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Who Gets Earnest Money When Buyer Backs Out?


When a buyer submits an offer on a home, they usually place earnest money into an escrow account with a real estate broker or title company. This deposit demonstrates good faith and gives the seller peace of mind to move forward.

How Earnest Money is Protected

Once a house goes under contract, buyers typically have several contingencies that make it possible to withdraw. These contingencies can include financing, inspections, and defects. These can be very important and if they aren’t met, it can mean a lot of wasted time for both sides.

The best way to protect your earnest money deposit is to ensure that all of the contingencies you’ve set up are enforceable in the contract. This will help ensure that if the deal falls through, you have a strong chance of getting it back. For more info https://www.sellmyhousefasthoustontx.com/we-buy-houses-grapevine-tx/


If you’re a seller, you can put contingencies in your contract that give you the opportunity to keep your earnest money if your buyer breaks the terms of the contract. This will help you keep the momentum of your sale and get your property off the market sooner, especially in competitive markets.

Let’s say you’re selling a home and your buyer, Charlie, decides that she does not want to purchase the home. In this case, you can keep the earnest money that she has put into escrow.

In this situation, you have the option of putting your money into another home that you might be more interested in buying. This is a risk you can take, but it’s one that is worth taking.

You can also add a “time is of the essence” clause to your contract that states that the purchase agreement is void if you don’t close within a certain period of time. This will prevent you from losing the earnest money if your buyer gets cold feet or makes assumptions outside of the contract that don’t materialize before the deadline.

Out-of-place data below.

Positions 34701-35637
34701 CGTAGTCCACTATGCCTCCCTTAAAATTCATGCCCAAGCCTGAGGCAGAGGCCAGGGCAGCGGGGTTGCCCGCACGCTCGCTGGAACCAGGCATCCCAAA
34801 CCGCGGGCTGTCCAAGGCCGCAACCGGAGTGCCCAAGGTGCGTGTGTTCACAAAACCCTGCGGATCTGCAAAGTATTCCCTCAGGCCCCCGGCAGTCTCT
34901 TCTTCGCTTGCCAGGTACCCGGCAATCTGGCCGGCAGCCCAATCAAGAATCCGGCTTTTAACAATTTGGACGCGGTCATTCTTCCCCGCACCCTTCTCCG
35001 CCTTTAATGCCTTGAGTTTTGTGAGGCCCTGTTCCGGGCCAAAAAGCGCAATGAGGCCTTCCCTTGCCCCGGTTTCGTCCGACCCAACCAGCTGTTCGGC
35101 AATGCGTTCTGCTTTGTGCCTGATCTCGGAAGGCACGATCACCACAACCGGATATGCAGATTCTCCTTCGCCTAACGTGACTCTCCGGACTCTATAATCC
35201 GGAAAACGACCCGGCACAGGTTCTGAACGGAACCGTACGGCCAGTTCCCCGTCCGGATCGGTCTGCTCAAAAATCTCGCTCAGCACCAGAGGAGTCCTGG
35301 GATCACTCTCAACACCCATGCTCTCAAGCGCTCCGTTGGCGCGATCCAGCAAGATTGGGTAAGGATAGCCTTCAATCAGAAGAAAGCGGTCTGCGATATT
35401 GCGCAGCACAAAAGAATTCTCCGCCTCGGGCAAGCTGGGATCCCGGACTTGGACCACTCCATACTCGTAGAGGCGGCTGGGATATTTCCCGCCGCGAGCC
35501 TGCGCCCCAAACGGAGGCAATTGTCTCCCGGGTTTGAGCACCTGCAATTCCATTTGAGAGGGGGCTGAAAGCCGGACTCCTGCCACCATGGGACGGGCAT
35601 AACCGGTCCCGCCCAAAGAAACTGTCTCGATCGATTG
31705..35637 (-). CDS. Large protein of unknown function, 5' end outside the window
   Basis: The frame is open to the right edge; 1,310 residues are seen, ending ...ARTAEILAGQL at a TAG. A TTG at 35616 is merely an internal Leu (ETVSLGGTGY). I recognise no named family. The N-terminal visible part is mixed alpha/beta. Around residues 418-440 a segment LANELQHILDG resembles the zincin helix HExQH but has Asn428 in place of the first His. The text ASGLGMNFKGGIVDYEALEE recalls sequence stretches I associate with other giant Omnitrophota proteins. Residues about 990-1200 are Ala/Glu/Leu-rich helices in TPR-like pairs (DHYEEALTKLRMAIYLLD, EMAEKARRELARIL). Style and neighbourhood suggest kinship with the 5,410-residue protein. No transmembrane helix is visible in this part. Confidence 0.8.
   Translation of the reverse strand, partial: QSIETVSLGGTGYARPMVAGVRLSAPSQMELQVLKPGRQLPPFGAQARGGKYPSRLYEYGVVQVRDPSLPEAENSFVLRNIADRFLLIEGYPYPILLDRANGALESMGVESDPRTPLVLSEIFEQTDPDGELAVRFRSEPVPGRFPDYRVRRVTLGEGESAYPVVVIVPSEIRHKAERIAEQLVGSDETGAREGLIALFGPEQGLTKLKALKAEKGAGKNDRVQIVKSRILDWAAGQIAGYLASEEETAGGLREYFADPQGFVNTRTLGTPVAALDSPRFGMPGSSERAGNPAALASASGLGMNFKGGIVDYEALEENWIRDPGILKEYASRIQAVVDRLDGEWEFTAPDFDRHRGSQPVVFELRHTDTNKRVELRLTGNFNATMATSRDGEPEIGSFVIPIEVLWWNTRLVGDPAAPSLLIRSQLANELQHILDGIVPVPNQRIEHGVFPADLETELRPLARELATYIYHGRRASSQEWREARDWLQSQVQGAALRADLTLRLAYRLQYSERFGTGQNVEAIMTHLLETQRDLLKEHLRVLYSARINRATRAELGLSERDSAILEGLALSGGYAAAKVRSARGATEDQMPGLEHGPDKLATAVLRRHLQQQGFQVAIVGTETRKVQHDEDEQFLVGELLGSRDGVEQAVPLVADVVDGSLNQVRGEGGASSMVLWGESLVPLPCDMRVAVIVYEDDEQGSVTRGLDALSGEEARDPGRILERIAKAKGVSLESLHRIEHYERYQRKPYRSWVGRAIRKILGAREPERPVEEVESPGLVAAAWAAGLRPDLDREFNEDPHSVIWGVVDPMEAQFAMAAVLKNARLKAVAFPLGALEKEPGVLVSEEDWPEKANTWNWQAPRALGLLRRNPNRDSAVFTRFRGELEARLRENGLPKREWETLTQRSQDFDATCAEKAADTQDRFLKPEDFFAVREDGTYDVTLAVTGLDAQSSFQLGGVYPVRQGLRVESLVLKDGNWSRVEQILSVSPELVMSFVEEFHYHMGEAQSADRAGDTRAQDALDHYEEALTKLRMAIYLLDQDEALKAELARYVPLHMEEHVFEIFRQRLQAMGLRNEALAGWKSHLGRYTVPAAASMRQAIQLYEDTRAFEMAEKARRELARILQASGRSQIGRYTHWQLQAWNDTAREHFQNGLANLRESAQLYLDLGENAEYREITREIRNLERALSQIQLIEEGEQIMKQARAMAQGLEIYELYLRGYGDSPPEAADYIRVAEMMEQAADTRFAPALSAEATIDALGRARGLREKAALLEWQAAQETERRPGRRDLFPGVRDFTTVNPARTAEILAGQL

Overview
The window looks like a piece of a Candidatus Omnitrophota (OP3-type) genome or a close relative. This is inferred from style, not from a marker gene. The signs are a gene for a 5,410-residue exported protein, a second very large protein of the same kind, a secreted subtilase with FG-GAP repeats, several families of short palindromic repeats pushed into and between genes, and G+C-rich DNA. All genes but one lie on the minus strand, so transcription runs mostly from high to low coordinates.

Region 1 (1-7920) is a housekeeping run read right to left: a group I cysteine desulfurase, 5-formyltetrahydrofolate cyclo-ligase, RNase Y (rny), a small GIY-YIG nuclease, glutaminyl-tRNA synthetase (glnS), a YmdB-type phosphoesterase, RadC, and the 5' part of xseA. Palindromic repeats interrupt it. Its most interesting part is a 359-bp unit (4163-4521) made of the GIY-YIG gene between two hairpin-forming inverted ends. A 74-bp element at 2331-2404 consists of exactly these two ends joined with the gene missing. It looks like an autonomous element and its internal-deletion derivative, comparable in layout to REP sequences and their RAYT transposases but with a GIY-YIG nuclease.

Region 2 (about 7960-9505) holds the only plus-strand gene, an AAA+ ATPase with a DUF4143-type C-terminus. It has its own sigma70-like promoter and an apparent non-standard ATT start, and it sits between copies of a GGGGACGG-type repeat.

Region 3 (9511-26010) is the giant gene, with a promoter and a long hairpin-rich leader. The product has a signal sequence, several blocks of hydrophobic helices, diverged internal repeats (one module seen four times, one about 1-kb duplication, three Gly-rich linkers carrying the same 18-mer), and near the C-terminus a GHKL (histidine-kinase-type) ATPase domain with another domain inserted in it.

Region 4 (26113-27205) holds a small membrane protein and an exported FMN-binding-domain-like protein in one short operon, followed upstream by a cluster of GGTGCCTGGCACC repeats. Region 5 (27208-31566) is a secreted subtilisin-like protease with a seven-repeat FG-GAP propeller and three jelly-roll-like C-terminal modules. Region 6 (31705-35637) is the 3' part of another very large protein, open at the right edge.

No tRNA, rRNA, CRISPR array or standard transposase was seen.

Aside from these contingencies, you can also choose to have some of your earnest money refunded at the due diligence and appraisal dates. This will give you a chance to get your property off the market before the contract expires, which is helpful in a competitive real estate market.


The biggest issue with earnest money is that there are a number of things that can go wrong during the closing process that can result in a buyer backing out of a deal without their deposit being returned. This can include a change in heart, problems with the financing, or a serious defect found during the inspection that isn’t covered under your contract.

In most cases, these contingencies are enforceable in the contract and will result in your earnest money being returned. You can also have parts of your earnest money refunded at each deadline so that you still receive a portion of it if your buyer pulls out during the financing deadline.

If you’re a buyer, you should always ask your real estate agent to review the contract before signing it so that you know what your options are should something unexpected happen. This will help you to make an informed decision about whether you should buy a home or not.


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